I disagree somewhat with Newitz’s idea that Pacific Rim is primarily a movie about how the growth of humanity’s problems require us to work across national borders if we are to survive. I don’t disagree that that’s a central message, but to me, the way in which humanity solves the kaiju problem (via the jaegers) is a much more illuminating tack than the well-worn “we need to work as a global team” aspect. Humans build unimaginably enormous robots, armed to the teeth with plasma guns, elbow rockets (!), and chest artillery, powered by enormous nuclear reactors, and how do they fight? With fists. All the technological innovation in the world, literally, and it’s the straightforward, relatively untechnological solutions that get the job done: fists, (tanker ship) bats, swords. When the kaiju send out a massive electromagnetic pulse, frying fries the power grid and digital electronics across the whole of Hong Kong, the analog jaeger steps up to the plate. Technology may open doors to possible solutions to global problems, but even the most advanced, massively scaled technology can’t always effectively solve humanity’s scourges. In an age where humans are increasingly turning to needlessly complicated technological solutions to problems both global and local, this a critical message.

The wall the Americans start to build after pulling out of the jaeger program underscores this point, while highlighting how fallacious an idea it is that all we need to defend ourselves against threats both real and perceived is a big enough barrier. The wall in Pacific Rim is a purely technological solution to the kaiju: rather than facing them and engaging on some sort of human level via the jaegers, the inanimate wall is left as the sole solution while humans huddle behind it and hope it holds so they can ignore the problem beyond the wall until it goes away. That the kaiju breaks through the wall so quickly is a clear commentary on how dangerous and shortsighted a worldview that siege mentality is.

The other typical characteristic of fairy tales is the frequently bizarre language, especially dialogue, and this is mirrored in Pacific Rim too. I’ve seen a number of people griping about the acting, and the person I saw it with said that “a lot of the acting wasn’t bad so much as it was strange, like, why would you deliver that line that way?” But here again, I think it works, at least to a degree. Pacific Rim is not entirely what it looks like on the metaphorical box: the visual style is very detailed, but not realistic, which works when you’re talking about monsters as big as skyscrapers and not tying yourself in knots to find an explanation for them. The aural style does a similar thing: it’s just jarring enough to pull the viewer back from taking the movie at face value, which would be harder to do if the aural style were played straight (ie, realistically). I’m not saying that the acting was uniformly superb, but I think at least some of the flak it’s getting is from people who’re taking the movie too much at face value and finding it wanting.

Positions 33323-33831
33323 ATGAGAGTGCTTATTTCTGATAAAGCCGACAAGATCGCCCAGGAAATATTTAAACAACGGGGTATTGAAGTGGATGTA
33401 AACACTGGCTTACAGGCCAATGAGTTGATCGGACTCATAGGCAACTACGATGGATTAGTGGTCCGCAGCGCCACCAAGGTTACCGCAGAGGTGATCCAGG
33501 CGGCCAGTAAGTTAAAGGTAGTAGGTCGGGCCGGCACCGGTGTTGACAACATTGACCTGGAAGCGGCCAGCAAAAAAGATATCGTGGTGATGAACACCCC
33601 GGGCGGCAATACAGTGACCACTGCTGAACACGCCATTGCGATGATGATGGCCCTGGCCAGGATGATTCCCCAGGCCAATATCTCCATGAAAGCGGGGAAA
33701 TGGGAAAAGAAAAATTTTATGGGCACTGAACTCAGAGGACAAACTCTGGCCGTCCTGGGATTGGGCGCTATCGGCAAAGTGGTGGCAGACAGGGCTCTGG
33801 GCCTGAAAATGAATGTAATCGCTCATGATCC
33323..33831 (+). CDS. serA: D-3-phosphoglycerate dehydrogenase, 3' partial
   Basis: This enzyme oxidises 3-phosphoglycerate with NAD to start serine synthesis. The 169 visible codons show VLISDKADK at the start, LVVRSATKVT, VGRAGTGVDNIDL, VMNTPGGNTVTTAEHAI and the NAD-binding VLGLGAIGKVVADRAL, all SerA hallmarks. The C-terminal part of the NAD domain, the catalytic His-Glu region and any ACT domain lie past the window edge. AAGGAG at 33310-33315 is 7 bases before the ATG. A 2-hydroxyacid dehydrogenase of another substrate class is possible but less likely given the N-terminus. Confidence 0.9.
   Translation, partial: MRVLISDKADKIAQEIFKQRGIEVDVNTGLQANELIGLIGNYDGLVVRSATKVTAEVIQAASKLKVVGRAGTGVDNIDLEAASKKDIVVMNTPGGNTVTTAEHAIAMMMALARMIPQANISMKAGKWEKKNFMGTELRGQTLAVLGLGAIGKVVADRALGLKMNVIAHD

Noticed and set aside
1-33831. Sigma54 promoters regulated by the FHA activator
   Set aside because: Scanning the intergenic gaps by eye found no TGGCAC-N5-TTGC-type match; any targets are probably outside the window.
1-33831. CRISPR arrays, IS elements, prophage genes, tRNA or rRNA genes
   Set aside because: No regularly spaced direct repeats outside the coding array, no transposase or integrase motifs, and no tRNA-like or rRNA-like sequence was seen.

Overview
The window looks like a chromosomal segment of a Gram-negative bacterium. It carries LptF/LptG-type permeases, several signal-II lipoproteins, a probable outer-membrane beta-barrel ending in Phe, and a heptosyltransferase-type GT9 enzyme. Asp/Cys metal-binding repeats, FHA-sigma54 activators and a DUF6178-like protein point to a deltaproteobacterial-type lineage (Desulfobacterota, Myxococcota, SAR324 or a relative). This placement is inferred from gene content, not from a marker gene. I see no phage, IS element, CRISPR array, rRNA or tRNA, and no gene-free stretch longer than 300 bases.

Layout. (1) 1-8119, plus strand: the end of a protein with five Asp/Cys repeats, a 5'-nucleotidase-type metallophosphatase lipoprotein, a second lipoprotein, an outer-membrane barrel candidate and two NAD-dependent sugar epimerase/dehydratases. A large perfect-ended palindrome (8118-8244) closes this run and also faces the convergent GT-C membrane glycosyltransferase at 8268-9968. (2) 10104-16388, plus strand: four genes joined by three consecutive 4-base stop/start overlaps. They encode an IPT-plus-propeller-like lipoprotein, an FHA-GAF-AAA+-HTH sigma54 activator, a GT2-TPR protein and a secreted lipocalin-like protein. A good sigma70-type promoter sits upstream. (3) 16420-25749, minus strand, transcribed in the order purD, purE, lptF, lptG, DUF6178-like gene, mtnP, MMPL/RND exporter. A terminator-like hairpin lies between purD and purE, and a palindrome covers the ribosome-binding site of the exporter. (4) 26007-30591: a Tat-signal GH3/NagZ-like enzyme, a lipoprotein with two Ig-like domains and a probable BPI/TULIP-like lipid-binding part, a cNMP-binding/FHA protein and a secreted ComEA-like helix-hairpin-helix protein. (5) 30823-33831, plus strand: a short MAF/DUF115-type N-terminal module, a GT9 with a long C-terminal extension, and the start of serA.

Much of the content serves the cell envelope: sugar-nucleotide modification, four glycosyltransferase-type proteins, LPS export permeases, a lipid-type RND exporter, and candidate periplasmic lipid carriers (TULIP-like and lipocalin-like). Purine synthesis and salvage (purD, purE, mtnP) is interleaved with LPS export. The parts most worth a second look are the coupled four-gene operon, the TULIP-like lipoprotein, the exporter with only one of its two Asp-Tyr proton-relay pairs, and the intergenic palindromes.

But, I, unlike many, have beefs with the scientists. Perhaps it’s because while there are scores of movies featuring blond, broad-shouldered-and-square-jawed hero characters, portrayals of scientists, let alone multiple scientists in a single movie, are relatively rarer. Just as it’s frustrating when a movie gets a prominent female role all wrong, it’s frustrating to see unnuanced and tired stereotypes of scientists trotted out. (For [relative] brevity, I’m not getting in to the other characters’ portrayals; there’s plenty of analysis of them elsewhere.)

I will say that there was a wonderfully subtle opportunity narrowly missed in naming the characters. The two characters are named Newton Geiszler and Hermann Gottlieb, as in Sir Isaac Newton and almost as in Gottfried Leibniz, both of whom laid claim to inventing calculus in the late 1600’s. Newton insisted that he’d written about some parts of it as side bits of minor and not widely published papers before Leibniz published a cohesive tract on it, and had the whole tract in notes but not published, he was the rightful inventor. Leibniz insisted that he’d published a full theory of calculus first, without controversy or knowledge of Newton’s ideas, and then a few years later Newton started being a jerk about the whole thing seemingly for the sake of his ego. Whoever was more right, it caused a big rift in the sorts of circles that people who invent new realms of math run in, and theirs is a classic history-of-math rivalry. It’s a terrifically obscure potential reference in a movie full of much more obvious (and much more widely understood) references, but I think it would’ve hinted at a deeper backstory between the two, and in conjunction with more character development and less slapstick, could’ve made their characters less ridiculous. Plus it was too nerdy for me to not mention.